As an advice-led insurer, FMG is encouraging farmers and growers to be aware of their responsibility under the new privacy laws and how being cyber secure can help achieve this.

If you or your business holds the private information of other people or organisations, then from December 1, the bar will be lifted on what you need to do to keep that information safe. This is to prevent a person from experiencing ‘serious harm’ like loss, damage or disadvantage from their information being exposed.

The Privacy Commission has a simple message; if you collect personal information then you need to keep it safe and treat it with care. Serious privacy breaches will also need to be reported to the Commission and to those impacted. Failure to do this could result in a fine of up to $10,000. Details on what keeping the information of others safe means, along with further details of a privacy breach can be found on the Privacy Commission’s website.

While there are many ways privacy breaches can occur, one to be particularly vigilant of at this time of the year are cyber attacks.

CERT NZ, a government agency tasked with improving cyber security awareness, is encouraging businesses to shore up their ecommerce website security with Kiwis heading online to do their Christmas shopping.

Cyber attackers won’t just be looking at online shoppers, but also weakness in businesses as well, including those across the rural sector.

Although a farm might not strike you as one of the more impacted businesses compared to a doctors’ surgery or a law firm holding on to personal information, farming businesses aren't exempt. In fact, like most businesses, farmers are holding onto more information than ever before, says FMG’s Manager Advice Services, Stephen Cantwell.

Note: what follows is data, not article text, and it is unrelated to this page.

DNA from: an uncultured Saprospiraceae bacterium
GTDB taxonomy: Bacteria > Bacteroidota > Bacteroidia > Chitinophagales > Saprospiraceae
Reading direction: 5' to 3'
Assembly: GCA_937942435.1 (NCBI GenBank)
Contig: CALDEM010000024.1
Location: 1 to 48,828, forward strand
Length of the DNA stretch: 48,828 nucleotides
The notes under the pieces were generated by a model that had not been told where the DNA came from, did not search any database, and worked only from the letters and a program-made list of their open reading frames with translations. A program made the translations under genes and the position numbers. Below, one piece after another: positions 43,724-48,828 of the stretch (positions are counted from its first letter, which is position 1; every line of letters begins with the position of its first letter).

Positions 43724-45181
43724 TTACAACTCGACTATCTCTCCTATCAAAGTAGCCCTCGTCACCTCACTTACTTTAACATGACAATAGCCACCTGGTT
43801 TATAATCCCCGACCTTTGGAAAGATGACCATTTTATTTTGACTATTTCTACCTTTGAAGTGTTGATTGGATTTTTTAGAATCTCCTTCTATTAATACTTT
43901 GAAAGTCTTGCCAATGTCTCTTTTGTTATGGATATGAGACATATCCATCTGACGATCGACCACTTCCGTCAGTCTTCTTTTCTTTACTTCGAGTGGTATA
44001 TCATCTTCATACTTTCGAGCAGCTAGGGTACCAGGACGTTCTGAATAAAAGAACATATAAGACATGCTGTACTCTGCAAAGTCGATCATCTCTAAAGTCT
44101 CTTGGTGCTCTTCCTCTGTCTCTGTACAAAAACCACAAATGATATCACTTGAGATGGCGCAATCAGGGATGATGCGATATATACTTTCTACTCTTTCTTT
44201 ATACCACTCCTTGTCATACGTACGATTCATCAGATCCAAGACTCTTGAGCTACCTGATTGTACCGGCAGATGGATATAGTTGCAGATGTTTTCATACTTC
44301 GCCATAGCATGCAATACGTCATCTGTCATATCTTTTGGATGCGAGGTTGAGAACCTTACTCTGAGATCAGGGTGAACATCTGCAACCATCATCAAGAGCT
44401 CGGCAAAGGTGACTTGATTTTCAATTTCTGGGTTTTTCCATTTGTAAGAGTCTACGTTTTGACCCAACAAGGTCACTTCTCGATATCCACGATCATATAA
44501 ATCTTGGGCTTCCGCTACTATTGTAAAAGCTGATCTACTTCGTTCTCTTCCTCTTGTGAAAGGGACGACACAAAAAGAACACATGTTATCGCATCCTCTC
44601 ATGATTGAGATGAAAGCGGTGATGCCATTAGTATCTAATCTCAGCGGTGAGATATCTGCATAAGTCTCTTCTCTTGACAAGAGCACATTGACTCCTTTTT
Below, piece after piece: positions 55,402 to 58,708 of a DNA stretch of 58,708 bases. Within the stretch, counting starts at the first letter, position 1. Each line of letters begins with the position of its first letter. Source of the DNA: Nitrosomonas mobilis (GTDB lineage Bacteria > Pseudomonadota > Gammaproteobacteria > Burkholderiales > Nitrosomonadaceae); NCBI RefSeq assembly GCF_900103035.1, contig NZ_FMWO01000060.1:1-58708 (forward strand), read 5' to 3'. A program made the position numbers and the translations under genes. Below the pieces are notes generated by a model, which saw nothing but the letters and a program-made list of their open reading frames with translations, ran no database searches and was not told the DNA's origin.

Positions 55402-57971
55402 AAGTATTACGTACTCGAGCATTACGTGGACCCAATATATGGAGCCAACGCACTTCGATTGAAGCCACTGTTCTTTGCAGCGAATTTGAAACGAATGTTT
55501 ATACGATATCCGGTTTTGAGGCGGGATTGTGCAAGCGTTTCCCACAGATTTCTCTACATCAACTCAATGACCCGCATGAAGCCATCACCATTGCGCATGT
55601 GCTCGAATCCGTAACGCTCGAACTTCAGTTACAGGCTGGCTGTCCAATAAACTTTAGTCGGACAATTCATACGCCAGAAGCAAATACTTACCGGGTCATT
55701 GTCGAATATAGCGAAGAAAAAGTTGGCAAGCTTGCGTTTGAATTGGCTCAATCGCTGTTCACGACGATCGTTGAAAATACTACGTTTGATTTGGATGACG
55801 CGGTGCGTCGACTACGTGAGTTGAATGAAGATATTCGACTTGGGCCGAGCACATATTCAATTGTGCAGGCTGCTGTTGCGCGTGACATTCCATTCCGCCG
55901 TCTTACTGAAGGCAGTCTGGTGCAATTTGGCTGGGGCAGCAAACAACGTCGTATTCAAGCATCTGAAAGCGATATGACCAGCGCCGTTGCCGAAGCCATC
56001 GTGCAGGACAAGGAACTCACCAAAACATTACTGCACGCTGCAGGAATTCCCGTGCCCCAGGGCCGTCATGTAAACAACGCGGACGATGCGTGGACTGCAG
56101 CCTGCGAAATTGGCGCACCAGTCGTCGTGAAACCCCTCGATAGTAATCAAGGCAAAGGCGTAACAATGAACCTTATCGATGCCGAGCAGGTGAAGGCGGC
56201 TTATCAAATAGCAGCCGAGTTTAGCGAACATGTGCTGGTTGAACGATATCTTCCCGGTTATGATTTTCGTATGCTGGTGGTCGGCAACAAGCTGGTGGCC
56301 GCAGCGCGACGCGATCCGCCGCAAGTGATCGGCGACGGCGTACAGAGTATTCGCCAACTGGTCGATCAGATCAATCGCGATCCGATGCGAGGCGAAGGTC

“Farmers typically hold on to employee information such as bank account details, medical records, criminal record checks, or migration information. All of these could be used to cause serious harm to affected people and may need to be reported to the Commission if there’s a privacy breach resulting from a cyber attack.

“If you’re holding the information of others, now is a good time to check you’re cyber secure. Getting you and your staff up to speed or carrying out a refresher on cyber security awareness for your business is key, and it doesn’t need to be complex.

“Simple considerations such as strong passwords and not using this on multiple sites is one example. Implementing two-factor authentication to strengthen logging into your systems is another,” says Mr Cantwell.

We have more cyber security advice and support on our website: or you can visit For information on the Privacy Act 2020 visit



Claire Broun, External Communications Specialist

Mobile: 027 302 5057